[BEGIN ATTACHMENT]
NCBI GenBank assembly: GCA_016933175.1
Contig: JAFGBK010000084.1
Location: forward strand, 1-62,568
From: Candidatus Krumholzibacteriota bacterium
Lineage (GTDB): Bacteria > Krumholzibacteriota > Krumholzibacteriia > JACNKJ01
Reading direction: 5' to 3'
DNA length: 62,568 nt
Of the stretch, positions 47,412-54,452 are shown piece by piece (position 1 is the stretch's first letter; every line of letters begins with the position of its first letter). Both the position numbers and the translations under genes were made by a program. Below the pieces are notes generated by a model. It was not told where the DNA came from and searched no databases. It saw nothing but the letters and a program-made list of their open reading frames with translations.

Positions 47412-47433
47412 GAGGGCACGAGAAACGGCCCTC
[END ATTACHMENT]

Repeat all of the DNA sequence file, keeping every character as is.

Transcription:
NCBI GenBank assembly: GCA_016933175.1
Contig: JAFGBK010000084.1
Location: forward strand, 1-62,568
From: Candidatus Krumholzibacteriota bacterium
Lineage (GTDB): Bacteria > Krumholzibacteriota > Krumholzibacteriia > JACNKJ01
Reading direction: 5' to 3'
DNA length: 62,568 nt
Of the stretch, positions 47,412-54,452 are shown piece by piece (position 1 is the stretch's first letter; every line of letters begins with the position of its first letter). Both the position numbers and the translations under genes were made by a program. Below the pieces are notes generated by a model. It was not told where the DNA came from and searched no databases. It saw nothing but the letters and a program-made list of their open reading frames with translations.

Positions 47412-47433
47412 GAGGGCACGAGAAACGGCCCTC